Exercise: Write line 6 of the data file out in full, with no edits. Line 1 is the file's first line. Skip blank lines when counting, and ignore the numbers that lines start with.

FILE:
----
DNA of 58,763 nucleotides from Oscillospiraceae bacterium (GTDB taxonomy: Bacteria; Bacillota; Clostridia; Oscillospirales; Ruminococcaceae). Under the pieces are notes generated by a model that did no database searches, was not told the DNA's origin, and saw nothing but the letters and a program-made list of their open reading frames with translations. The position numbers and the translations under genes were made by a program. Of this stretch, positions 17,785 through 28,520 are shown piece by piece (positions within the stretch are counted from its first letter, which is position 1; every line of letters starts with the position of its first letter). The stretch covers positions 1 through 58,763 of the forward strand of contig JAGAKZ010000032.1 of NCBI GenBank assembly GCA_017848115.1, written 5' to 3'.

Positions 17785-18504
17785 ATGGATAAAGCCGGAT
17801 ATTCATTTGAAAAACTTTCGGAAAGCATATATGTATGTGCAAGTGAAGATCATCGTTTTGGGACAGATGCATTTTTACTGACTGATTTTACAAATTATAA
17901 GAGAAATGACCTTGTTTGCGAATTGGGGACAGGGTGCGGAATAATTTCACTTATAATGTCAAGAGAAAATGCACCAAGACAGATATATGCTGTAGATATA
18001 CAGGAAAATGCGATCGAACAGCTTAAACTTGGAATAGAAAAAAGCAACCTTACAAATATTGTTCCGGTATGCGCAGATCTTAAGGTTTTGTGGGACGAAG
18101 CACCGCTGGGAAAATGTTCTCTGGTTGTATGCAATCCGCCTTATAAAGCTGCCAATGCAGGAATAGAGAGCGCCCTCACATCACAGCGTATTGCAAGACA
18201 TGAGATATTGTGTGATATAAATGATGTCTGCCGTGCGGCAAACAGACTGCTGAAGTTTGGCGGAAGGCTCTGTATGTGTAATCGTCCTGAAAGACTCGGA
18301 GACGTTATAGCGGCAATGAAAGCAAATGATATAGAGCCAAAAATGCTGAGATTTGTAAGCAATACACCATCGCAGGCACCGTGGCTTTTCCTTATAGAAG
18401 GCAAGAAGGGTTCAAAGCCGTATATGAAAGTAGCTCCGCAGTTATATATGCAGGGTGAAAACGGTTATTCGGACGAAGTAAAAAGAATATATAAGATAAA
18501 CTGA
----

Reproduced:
18001 CAGGAAAATGCGATCGAACAGCTTAAACTTGGAATAGAAAAAAGCAACCTTACAAATATTGTTCCGGTATGCGCAGATCTTAAGGTTTTGTGGGACGAAG